#1. SR-104, Hood Canal Bridge retrofit and east-half replacement
Cost:$204 million (original contract)
SR-104, Mile Post 13.9-14.7 across the Hood Canal
Start of construction:
Aug. 11, 2003
Washington State Department of Transportation
The state Route 104 Hood Canal Bridge retrofit and east-half replacement project will overhaul the deteriorating eastern portion of the 1.5-mile floating bridge, which is a critical connection between the Kitsap and Olympic peninsulas.
In order to replace the eastern half of the bridge, General Construction Co./Kiewit Pacific Co. are collaborating to construct 14 new floating concrete pontoons that the roadway will be built on top of.
Three additional, existing spare pontoons are being reconstructed and used in the bridge replacement. Three-inch cables will anchor the pontoons in place in water that ranges between 80 to 340 feet deep. Anchors holding the bridge in place weigh 685 to 1,875 tons each.
The Hood Canal Bridge, constructed in 1961, was the second floating bridge built in the state. It is the longest floating bridge across saltwater. The harsh saltwater environment creates special demands on the structure, requiring it to withstand tidal variations of up to 15.5 feet.
Pontoons are undergoing construction at a graving dock in Port Angeles and will be floated to the bridge location. A large, in-ground graving facility for building the pontoons and anchors was constructed. The lower floor of the graving facility reaches 60 feet deep to accommodate the enormous pontoons.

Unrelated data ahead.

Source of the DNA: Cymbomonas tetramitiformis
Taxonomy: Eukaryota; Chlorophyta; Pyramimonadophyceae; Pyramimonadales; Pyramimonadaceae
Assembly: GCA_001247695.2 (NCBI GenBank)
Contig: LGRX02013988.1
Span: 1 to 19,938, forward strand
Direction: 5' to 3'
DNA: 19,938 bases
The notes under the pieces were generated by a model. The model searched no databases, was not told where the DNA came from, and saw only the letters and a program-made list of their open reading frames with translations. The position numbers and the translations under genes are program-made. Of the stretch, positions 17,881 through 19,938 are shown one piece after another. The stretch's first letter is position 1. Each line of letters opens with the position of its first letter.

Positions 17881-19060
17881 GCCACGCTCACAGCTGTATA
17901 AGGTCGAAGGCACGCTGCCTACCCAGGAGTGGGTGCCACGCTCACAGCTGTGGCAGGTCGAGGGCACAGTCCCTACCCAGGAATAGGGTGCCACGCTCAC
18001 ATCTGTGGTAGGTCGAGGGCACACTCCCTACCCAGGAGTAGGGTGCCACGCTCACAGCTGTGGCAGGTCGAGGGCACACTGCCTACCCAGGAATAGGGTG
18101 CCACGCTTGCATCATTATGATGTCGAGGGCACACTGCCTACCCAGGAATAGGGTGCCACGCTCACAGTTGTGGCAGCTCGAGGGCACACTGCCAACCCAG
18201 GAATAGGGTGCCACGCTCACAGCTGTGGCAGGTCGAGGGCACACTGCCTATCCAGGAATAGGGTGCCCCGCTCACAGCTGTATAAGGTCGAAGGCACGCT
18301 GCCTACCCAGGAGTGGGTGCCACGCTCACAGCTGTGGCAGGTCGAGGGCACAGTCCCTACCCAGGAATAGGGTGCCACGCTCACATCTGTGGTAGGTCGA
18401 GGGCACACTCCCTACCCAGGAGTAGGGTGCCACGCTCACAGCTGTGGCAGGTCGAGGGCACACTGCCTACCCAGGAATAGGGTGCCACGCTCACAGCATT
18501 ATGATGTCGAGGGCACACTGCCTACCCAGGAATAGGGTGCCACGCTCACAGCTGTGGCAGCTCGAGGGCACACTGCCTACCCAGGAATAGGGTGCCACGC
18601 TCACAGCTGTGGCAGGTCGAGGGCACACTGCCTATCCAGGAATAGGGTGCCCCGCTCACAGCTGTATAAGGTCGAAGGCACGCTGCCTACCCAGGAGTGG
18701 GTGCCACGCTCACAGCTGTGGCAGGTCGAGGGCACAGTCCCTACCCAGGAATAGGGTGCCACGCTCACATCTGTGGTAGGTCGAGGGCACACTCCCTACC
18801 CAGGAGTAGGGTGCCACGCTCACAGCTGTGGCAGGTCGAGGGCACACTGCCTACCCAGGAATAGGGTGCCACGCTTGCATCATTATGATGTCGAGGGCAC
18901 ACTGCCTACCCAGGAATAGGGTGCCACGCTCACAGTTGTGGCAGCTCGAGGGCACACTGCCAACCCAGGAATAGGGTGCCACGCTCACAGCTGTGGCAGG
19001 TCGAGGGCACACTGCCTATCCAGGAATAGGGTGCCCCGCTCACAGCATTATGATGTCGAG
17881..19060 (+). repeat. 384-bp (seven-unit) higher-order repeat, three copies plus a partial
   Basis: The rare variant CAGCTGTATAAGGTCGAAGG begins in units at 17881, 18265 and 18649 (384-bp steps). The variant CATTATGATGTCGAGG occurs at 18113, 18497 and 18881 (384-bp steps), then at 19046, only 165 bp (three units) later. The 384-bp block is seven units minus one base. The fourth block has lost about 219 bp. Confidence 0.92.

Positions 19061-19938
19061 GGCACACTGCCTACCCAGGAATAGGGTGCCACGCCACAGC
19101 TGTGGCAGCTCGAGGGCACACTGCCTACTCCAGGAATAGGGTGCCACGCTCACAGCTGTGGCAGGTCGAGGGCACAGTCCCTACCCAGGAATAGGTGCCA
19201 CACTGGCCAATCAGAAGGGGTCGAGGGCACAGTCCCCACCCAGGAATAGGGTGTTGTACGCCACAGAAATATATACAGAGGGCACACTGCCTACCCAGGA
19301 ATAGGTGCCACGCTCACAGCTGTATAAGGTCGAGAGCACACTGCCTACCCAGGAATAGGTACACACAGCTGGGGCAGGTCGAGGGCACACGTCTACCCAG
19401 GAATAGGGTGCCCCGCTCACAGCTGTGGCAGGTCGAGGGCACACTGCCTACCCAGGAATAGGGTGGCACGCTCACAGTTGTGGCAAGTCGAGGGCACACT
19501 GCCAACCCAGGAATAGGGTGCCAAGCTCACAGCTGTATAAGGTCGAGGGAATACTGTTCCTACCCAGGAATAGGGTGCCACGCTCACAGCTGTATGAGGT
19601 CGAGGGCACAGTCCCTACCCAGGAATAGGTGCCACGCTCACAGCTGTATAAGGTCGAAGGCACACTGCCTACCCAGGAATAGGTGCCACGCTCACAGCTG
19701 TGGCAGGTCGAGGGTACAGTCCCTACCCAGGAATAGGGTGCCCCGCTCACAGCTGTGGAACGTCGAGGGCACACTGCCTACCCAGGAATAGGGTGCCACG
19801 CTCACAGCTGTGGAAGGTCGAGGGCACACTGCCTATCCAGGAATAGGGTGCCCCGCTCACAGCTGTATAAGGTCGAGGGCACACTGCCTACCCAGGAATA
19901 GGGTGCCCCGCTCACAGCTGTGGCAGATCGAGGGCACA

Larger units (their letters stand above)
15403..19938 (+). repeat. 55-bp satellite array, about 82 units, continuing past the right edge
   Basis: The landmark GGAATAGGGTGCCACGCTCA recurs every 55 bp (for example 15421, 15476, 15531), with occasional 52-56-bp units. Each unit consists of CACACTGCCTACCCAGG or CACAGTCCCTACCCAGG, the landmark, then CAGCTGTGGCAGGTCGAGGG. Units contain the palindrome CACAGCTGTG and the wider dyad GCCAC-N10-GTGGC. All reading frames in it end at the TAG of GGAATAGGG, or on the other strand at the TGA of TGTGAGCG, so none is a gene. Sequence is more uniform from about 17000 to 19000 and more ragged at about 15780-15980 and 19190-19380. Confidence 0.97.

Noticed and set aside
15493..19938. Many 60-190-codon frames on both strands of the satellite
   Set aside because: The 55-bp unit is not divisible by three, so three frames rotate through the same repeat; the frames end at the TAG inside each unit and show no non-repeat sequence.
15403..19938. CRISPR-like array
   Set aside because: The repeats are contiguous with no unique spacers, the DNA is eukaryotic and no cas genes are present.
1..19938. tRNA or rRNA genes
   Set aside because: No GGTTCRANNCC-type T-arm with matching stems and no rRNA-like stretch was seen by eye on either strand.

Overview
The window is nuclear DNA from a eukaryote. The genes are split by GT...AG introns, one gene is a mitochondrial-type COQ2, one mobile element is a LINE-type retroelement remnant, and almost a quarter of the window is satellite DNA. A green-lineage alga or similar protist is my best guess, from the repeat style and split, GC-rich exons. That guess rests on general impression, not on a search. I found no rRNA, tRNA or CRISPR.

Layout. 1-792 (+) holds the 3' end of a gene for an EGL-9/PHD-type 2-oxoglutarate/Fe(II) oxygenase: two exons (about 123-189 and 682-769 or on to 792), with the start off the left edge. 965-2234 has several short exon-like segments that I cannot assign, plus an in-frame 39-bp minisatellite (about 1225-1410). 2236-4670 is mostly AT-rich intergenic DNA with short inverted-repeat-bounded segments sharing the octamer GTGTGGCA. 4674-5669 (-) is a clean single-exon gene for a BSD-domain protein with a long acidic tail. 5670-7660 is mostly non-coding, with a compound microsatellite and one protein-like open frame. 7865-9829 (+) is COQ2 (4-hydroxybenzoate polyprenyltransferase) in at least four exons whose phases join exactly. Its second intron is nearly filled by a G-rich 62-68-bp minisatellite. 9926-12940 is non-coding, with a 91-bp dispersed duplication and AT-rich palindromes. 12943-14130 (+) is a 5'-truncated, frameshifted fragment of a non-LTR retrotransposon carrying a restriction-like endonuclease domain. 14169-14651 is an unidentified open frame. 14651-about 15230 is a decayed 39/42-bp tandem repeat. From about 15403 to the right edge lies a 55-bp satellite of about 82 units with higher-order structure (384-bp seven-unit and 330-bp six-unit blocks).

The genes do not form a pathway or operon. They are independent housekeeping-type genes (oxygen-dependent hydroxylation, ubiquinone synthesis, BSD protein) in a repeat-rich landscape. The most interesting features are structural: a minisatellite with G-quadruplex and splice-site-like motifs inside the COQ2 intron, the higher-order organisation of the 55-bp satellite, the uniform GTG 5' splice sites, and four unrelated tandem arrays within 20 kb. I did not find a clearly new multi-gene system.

Due to the off-site construction of the pontoons, the bridge will remain open for the majority of the construction period, except for an eight-week stretch.
Funding for the bridge does not provide for expansion with additional lanes, it only allows for replacing the existing bridge. Replacing the bridge is more cost effective than trying to repair the weakened structure, taking into consideration the additional cost that would be required to increase capacity.
However, the new east half of the bridge will be wider and have 8-foot shoulders running the entire length. Wider shoulders will support bridge maintenance efforts, reduce impact from vehicle breakdowns, and provide safer travel for bicycles and pedestrians.
The western half of the bridge was rebuilt in 1982, after it sank in a severe storm. Along with the present Hood Canal retrofit and east-half replacement project, the west side of the bridge will get new approach spans and new transition truss spans.
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